20 Top Rated Tourist Attractions in Honolulu

Jul 22, 2021

The archipelago of Hawaii is perhaps the most beautiful collection of natural islands in the world, with volcanoes, beaches, snow-capped mountains, tropical rainforests, and year-round sunsets. Home to one of the largest and most unusual collections of wildlife on the planet, the stunning landscape of the Hawaiian islands has earned them the nickname "The Land of Enchantment."

For the vacationer seeking fine dining, a wide array of luxurious hotels, and an active lifestyle, Hawaii has it all. There is, however, no need to leave the beautiful beaches and warm waters of the islands to enjoy these destinations.

Whether you arrive at Honolulu International Airport or fly in via mainland America, explore the top attractions of the Hawaiian islands on this thorough city and island-by-island introduction.

Waikiki Beach

Photo of Waikiki
Waikiki: en.wikipedia.org

Waikiki is a beach town that lies on the southern shore of the city of Honolulu. Beginning as a quiet fishing village, Waikiki has developed into a thriving tourist town that draws many visitors to its superb beaches and clear waters. Waikiki Beach is Hawaii's largest and most popular beach. Its facilities include several hotels and restaurants, boutiques, shops, and a variety of fine stores, including souvenir stores and art galleries. The Waikiki Area is also famous for its nightlife. With several clubs lining its crowded beaches, the atmosphere is lively, fun, and relaxed.

Honolulu Zoo

Photo of Honolulu
Honolulu: en.wikipedia.org

Laid out on its dramatic 1,200-acre site, Honolulu Zoo is the largest in the United States. Its tropical landscapes, including the valley of Oahu's Waianae Mountains and the mangroves of Waimanalo, make for a nature-packed excursion. Miles of wide-open spaces, from the 85-acre Central Savannah to the lush vegetation of the Agassiz Home Plant Garden, help visitors see the impact of the zoo's lush tropical landscapes. Visitors can walk through a saltwater lagoon, touch and feed sea turtles, walk among alligators and monkeys, and ride some of the zoo's more than 30 species of free-flying birds. Planning on visiting Honolulu Zoo? Click here to find out more.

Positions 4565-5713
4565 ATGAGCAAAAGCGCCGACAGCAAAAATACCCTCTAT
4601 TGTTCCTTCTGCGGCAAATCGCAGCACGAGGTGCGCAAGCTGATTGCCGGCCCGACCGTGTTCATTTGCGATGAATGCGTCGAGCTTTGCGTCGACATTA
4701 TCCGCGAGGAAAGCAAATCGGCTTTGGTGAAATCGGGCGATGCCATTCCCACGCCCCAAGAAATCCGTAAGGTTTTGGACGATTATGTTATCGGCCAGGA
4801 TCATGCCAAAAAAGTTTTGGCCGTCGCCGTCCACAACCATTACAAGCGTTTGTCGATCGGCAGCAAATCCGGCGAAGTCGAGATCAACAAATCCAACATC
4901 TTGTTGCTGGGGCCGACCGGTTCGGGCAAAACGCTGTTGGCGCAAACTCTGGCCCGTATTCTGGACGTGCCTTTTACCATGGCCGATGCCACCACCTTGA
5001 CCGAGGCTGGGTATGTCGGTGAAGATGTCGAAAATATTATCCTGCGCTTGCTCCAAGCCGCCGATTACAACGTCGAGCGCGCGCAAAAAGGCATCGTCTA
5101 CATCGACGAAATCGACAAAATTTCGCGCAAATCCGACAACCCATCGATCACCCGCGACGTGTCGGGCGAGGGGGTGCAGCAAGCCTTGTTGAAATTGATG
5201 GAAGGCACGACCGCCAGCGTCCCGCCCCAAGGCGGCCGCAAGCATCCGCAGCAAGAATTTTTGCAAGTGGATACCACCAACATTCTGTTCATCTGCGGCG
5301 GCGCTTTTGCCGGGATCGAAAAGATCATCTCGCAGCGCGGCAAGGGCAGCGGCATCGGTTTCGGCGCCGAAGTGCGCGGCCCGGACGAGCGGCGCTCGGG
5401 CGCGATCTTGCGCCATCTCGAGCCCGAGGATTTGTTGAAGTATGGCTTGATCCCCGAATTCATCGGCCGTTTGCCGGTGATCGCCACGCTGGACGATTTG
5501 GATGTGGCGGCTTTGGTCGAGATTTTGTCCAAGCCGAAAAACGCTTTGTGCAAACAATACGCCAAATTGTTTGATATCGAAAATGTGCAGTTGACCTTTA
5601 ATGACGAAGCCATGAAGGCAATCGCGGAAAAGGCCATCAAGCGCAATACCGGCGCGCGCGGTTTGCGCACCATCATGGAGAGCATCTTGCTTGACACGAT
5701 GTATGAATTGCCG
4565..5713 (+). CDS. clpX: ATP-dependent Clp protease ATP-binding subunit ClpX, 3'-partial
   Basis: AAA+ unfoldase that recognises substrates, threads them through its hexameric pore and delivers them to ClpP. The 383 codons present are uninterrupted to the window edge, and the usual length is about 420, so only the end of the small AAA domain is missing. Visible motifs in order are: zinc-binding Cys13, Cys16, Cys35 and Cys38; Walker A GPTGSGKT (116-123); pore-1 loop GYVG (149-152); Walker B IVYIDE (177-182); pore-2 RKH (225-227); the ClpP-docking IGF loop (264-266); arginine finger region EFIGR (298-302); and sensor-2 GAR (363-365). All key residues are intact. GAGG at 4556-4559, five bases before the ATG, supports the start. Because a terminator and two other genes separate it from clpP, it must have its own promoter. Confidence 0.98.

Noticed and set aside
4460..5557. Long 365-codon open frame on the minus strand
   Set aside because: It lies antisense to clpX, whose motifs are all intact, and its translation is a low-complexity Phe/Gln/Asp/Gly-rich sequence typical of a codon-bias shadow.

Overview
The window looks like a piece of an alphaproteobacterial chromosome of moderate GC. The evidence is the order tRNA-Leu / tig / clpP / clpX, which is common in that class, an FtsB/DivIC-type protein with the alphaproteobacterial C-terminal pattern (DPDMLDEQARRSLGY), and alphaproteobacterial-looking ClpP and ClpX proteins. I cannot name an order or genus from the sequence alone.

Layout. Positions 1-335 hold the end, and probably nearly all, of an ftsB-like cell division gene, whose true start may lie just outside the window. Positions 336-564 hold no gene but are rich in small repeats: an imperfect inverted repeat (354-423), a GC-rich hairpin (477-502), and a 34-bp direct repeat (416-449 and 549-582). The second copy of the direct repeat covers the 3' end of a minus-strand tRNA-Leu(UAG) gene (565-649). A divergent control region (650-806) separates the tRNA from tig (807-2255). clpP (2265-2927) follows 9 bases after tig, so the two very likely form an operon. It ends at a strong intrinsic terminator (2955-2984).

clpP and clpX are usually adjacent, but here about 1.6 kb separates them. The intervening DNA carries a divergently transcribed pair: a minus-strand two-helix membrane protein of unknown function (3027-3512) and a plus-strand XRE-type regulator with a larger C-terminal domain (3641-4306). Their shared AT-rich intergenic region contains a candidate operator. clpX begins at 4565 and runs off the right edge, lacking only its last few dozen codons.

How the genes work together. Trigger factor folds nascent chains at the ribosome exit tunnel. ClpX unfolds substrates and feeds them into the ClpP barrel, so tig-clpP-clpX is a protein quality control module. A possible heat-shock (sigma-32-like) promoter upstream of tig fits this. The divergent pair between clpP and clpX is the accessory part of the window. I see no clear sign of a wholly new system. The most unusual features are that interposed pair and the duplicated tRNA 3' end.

Pearl Harbor

Photo of Pearl Harbor
Pearl Harbor: en.wikipedia.org

Pearl Harbor, the site of the US Navy's historic surprise attack on the Imperial Japanese Navy during World War II, lies in Hawaii. It's famous for its powerful navy base, where dozens of warships are under repair or service, and the memorial to those lost in action. Nearby is the National Memorial Cemetery, and on a clear day the dramatic islands of the Pacific can be seen. In the city, explore historic sites such as the battleship USS Arizona Memorial and the shoreside Museum of Hawaiian memorabilia.

Hawaii Convention Center

Photo of Hawaii Convention Center
Hawaii Convention Center: en.wikipedia.org

The Hawaii Convention Center opened in March 2011 at a cost of $94 million and is the largest convention center in the state and the eighth largest in the country. It is located in the capital city of Honolulu, and part of the hub of hotels, shopping, dining, and entertainment centered on Waikīkī. The 3-million-square-foot convention center is the largest convention facility in the state, and the only indoor facility in the state to hold 30,000-plus attendees. The 1,252-room center offers a range of meeting and conference facilities. The SkyView Ballroom, which measures 4,800 square feet, is a 200-seat auditorium and the most flexible of the facilities with four different configurations and easy access to natural light. In addition, two smaller ballrooms - one, which seats more than 500 people, and a paneled room with open space, are available. The center also has conference facilities measuring around 1,300 square feet, six exhibit booths, and specialized meeting spaces that provide interactive technologies and video services for presentations. The Hawaii Convention Center has managed to revolutionize the way business travelers do convention-related meetings and conventions. In addition, visitors to the Hawaii Convention Center can choose from a full slate of recreational and entertainment options as part of the Hawaii Convention Center's Hawaiian vacation packages.

Diamond Head

Photo of Diamond Head, Hawaii
Diamond Head, Hawaii: en.wikipedia.org

Diamond Head is the most striking feature of the beautiful city of Honolulu, just 14 kilometers south of downtown Honolulu. The crater's summit is 2,178 feet above sea level and can be reached via the Windward Trail. Activities in Diamond Head Park include botanical gardens, a half-mile walking trail, a visitor center, picnic areas, and a coffee shop. At the park's visitor center, take the self-guided tour through the environmental-education center and find out about the history of the volcano. See the two-minute film "How Does Hawaii Move?" which explains how earthquakes, volcanic eruptions, and tsunamis can destroy your home.